Very important aspect of eating healthy is to avoid processed food as much as you possibly can! If you don’t know the ingredients of a sausage, burger, nuggets, chips, you probably should not eat it. Or at least you should avoid those as much as possible!
The trick is, choose to prepare your own food! This way, you can make your own burger and eat it, you can make your own sausage and enjoy it. While you get into habit of preparing your own food, start adding more veggies and fruits to your diet.
According to a study conducted by the University of Harvard, a diet high in fruits and vegetables can lower blood pressure, lessen the risk of heart disease and stroke, prevent some types of cancer, cut the risk of eye and digestive issues, and improve blood sugar levels, which can help control appetite. Consuming non-starchy fruits and vegetables, such as apples, pears, and green leafy vegetables, may even help people lose weight. Its low glycemic indexes avoid blood sugar spikes that could make people feel more hungry.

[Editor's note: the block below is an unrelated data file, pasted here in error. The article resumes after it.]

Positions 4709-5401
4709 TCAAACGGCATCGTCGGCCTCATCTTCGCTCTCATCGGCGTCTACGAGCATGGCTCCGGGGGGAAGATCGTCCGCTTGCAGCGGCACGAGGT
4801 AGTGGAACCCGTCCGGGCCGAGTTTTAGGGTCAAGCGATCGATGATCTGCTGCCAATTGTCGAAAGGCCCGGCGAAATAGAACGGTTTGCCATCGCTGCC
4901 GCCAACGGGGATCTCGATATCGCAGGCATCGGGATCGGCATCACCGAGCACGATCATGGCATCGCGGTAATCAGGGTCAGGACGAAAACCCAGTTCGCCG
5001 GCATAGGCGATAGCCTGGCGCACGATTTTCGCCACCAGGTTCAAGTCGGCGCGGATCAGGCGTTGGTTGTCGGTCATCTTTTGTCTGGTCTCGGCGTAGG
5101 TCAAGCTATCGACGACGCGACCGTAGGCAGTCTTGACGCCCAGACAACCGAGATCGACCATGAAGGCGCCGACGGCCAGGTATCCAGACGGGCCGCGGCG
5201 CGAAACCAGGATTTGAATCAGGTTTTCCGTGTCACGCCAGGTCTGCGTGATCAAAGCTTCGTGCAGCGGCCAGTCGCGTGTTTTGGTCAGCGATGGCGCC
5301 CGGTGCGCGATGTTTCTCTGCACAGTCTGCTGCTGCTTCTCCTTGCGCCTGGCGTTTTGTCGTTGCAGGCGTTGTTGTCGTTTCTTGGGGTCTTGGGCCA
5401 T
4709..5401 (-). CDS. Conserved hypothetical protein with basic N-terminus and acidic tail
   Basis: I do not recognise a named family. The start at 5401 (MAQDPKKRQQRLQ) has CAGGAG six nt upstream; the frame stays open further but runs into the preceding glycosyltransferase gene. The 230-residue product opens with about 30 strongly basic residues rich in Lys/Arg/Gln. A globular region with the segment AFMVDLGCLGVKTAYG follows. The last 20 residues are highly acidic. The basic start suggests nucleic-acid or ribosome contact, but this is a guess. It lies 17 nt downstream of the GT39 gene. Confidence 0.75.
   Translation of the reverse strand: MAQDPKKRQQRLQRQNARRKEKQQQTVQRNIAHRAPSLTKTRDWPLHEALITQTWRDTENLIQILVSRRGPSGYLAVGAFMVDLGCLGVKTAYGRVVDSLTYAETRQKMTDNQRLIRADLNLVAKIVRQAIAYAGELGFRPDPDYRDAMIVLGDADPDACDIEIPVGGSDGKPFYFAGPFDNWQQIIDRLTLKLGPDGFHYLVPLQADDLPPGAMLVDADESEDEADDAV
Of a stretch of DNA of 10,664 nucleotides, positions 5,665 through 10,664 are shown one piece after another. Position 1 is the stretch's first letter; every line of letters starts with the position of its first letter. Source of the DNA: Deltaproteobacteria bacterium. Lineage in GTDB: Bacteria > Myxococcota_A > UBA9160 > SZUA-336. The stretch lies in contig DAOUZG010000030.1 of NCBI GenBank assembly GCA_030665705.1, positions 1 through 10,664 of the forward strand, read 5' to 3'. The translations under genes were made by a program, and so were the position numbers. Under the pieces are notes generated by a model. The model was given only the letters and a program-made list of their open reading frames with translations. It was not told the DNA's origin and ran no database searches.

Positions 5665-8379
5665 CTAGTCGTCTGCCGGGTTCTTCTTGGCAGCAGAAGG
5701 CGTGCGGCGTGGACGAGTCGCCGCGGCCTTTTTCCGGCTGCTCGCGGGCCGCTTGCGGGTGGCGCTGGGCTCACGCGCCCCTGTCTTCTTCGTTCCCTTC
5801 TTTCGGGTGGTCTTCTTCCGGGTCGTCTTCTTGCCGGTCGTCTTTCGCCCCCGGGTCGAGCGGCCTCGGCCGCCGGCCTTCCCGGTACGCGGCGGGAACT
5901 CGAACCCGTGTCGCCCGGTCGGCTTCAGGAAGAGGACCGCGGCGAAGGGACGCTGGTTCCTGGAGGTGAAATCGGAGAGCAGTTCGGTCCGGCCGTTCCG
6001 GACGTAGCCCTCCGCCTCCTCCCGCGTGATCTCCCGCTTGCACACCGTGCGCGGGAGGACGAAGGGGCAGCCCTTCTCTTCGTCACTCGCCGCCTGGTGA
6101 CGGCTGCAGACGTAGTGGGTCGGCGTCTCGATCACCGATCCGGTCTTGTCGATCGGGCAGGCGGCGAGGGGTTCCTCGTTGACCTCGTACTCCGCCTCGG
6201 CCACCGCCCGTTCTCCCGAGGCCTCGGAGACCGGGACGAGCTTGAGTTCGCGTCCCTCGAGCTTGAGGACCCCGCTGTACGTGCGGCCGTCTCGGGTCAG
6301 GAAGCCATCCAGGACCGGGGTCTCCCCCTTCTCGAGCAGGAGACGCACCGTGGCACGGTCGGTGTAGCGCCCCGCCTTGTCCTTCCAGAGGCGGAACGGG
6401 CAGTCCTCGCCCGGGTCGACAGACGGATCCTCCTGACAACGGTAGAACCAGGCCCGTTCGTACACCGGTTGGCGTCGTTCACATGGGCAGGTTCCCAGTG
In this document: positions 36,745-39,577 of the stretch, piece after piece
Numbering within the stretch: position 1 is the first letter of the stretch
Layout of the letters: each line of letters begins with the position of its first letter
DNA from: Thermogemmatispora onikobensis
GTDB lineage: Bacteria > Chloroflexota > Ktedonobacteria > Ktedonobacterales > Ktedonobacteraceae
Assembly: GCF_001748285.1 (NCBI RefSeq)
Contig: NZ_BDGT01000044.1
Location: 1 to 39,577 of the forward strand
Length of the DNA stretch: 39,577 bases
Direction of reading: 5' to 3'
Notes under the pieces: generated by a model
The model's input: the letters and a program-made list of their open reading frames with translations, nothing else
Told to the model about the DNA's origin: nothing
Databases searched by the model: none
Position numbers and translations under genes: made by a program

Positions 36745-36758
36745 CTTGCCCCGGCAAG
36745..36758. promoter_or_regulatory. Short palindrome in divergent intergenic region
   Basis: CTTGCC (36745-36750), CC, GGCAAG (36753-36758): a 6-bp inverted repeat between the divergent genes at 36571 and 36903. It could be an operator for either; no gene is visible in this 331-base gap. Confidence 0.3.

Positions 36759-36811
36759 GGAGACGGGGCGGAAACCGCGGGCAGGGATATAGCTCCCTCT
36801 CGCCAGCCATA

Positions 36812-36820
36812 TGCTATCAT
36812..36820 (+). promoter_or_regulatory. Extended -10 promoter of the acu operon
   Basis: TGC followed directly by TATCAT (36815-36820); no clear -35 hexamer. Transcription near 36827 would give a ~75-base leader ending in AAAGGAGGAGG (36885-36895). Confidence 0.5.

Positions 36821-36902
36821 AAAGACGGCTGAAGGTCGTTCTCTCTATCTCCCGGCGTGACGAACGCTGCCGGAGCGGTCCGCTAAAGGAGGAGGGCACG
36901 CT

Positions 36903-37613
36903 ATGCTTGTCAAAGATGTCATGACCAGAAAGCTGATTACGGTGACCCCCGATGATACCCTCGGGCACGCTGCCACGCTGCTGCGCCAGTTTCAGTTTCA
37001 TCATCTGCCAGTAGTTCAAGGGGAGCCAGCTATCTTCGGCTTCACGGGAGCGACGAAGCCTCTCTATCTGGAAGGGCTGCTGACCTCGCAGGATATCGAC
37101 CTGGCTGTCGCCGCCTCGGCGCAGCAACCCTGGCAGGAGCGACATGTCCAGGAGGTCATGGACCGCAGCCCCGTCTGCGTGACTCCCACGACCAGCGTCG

A meta-analysis of cohort studies involving 469,551 participants indicated that a higher intake of fruits and vegetables is associated with a reduced risk of death from cardiovascular disease, with an average reduction in risk of 4% for each additional serving per day of fruit and vegetables. The likelihood of acquiring cardiovascular disease decreases with an increase in the average daily diet of fruits and vegetables. Those who had an average of 8 or more servings of fruits and vegetables per day were 30% less likely to have experienced a heart attack or stroke compared to those who consumed less than 1.5 servings per day.
Several studies found what seemed to be a robust correlation between consuming fruits and vegetables and cancer prevention.